Cliches

Written by on February 7, 2013 in On Writing
Ancient Bristlecone Pine literally thousands of years old. Cliche? I think not.

Ancient Bristlecone Pine literally thousands of years old. Cliche? I think not.

The older I get the more cliche I have become. I guess I never realized that all those cliches that have caused an involuntary grimace have only endured because they are too true to fall out of use. I didn’t know that with age comes wisdom (I hope) and wisdom doesn’t care about cleverness or a smart turn of a phrase. Wisdom knows truth when it is spoken and responds to that truth no matter how run down or worn out it may be. I hear myself actually using cliches in conversation. For example, just the other day I said, in all earnestness, “My, how time doth fly.” Okay, I didn’t say doth, but you get my point. I could have waxed eloquent about the passage of time, carefully avoiding cliches like sharp rocks on a sandy beach but the phrase “my, how time flies,” is simply better. I imagine for a moment how the speaker or author must have felt when uttering that phrase for the first time. To compare something as evasive and intangible as passing time to flying must have felt hitting a vein of gold in a mine.

Yet we frown on the use of cliches, we strike it shamefacedly from our writing or we roll our eyes when others use them but there was a time when someone imagined that phrase in an attempt to adequately express the inexpressible. They must have smiled in victory at the perfection of it and then watched as the words became suddenly animated with their own life. Of course, there is price to pay for longevity. Phrases that once thrummed with intrigue and ingenuity become wooden and klutzy with age.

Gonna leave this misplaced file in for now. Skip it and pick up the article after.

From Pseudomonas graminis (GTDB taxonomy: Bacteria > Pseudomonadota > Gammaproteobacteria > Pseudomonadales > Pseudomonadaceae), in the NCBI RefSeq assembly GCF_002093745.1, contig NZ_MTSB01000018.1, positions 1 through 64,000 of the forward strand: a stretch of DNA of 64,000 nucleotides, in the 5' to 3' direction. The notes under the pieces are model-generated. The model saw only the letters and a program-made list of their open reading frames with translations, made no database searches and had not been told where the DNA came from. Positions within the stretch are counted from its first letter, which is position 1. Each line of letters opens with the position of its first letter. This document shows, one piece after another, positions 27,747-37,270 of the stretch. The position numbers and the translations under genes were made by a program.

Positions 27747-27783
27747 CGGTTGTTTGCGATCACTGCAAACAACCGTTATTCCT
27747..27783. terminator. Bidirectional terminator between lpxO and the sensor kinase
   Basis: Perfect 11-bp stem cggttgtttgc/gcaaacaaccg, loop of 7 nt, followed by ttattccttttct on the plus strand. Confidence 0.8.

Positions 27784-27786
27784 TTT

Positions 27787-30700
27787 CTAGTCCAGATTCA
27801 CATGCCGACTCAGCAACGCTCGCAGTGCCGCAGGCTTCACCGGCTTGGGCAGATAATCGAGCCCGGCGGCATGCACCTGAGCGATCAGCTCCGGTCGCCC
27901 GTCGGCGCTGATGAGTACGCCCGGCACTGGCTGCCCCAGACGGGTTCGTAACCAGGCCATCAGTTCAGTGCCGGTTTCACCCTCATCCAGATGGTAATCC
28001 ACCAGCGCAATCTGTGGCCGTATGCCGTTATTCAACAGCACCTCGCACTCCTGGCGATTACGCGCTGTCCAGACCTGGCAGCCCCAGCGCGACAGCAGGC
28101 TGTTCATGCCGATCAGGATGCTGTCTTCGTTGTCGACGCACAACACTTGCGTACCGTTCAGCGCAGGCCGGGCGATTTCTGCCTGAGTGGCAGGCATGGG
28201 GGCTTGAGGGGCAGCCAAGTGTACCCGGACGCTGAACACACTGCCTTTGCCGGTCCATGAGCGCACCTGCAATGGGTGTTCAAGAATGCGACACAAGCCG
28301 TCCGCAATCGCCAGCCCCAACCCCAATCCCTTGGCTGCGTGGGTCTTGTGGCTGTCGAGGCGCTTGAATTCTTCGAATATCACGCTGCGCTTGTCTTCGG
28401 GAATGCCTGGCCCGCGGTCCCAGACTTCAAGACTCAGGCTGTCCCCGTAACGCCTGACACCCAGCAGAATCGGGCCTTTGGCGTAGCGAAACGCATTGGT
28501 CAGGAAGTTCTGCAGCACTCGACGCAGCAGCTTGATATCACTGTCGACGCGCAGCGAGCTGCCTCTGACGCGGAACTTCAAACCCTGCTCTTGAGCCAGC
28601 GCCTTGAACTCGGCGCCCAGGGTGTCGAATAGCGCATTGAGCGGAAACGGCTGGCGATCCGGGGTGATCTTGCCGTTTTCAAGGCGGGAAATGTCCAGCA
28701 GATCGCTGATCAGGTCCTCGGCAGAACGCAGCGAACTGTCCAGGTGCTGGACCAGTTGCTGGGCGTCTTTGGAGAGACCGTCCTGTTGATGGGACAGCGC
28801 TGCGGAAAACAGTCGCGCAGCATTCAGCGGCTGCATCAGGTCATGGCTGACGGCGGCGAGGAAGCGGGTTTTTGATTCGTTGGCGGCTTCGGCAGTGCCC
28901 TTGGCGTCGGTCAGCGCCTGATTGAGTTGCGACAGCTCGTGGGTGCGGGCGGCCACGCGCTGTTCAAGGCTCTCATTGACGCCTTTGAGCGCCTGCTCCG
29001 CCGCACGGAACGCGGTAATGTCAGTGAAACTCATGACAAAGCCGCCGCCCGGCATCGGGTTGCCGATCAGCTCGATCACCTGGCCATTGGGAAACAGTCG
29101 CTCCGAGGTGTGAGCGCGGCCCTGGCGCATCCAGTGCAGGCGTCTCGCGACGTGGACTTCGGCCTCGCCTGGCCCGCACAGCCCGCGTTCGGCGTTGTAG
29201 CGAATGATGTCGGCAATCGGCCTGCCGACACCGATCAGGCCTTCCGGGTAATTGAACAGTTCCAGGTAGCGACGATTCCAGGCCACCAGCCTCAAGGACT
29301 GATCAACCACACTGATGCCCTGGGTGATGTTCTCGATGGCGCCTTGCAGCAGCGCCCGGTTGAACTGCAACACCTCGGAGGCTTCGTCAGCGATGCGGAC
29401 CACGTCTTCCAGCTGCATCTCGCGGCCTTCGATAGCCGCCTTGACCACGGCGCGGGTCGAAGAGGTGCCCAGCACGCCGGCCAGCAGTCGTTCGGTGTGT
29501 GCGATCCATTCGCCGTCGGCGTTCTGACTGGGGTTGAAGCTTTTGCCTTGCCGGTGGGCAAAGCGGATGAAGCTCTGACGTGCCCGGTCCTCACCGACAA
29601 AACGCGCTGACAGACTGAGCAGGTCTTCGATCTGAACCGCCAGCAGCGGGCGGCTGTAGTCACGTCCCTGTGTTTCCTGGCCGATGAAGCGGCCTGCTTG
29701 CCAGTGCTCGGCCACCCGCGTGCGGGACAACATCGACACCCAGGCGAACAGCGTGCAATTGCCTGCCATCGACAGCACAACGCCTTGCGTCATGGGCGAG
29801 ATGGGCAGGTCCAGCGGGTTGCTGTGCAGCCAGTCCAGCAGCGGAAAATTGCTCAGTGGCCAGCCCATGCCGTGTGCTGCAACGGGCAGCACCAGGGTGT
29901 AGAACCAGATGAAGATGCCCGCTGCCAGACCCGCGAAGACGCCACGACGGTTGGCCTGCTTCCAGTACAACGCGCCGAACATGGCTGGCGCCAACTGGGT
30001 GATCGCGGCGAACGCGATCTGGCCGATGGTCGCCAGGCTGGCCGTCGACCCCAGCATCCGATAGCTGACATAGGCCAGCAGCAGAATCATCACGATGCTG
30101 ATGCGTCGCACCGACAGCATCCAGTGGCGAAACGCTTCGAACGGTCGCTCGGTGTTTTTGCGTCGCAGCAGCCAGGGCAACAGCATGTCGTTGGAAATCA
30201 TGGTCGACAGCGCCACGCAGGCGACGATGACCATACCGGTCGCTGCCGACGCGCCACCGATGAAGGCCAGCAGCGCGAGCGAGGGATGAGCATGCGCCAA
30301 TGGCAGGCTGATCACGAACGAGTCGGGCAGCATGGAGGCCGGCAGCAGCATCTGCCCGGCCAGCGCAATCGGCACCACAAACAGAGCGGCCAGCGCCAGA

The new can never stay new for long, no matter how much we may want it to. Many things fall away into disrepute and disuse. Great ideas or fine words can crumble under the weight of years until they are no more than dust blowing about and completely forgotten. But a few things endure, a few things have just the right ingredients to keep them going year after year and century into century. And who can say what gives one phrase longevity and another, equally true phrase, a quick and painless death?

I turned 40 years old today and I can’t help but wonder about cliches. That I am pondering age and the passage of time on my 40th birthday is in itself a sort of a cliche and makes me smile even as I write it. I am cliche at 40. My kids think I am old, my mother knows I am not, but I have the feeling of wearing out, tired, with a good panoramic view of the past now visible behind me and suddenly seeing how little there is left in front of me. What once was an endless horizon of possibility has become a fixed path leading straight to a grave. Okay, maybe that’s a little pessimistic but the fact that I can even envision the end of life, that the future is not some fantastic blur of events to come, is a little sobering. Much of the future I once dreamed about has become solid and unchanging events of the past.

That is not say I am unhappy about getting older and having all the rich life experience that comes with age. I have found each decade to be more fulfilling than anything I could have dreamed up and I look forward with eagerness to however many decades are left for me to enjoy. It’s just that I spent all of my twenties and at least some of my thirties huffing and puffing on the mountain of life, climbing upward and only considering the rock in front of me or the bramble that caught my sleeve, never once considering the distance I was putting behind me. It is remarkable really-Time. The way it marches on to the beat of silent drums whether you are straining to hear them or not. Cliches are inheritances from those who have come before us. They serve as our connection with the past and will no doubt be handed to future speakers and writers.

Today, I celebrate the cliche. To celebrate those phrases and ideas that seem to have immortality pinned to the ground, giving out daily allowances. Immortality concedes because the good cliches, the really, really good ones, deserve to last.

Don’t despair, I will be on the lookout in the future that my own writing does not become riddled with them but today I give myself permission to use them freely (as I am sure you have noticed) and in whatever abundance I find them I will celebrate their endurance. I may still cringe when I hear someone try to pass off a cliche as something ever so original but for today the cliche has the seat of honor, right alongside me.

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  1. Dan says:

    Toughest sell ever and still converted me.
    Brilliant!

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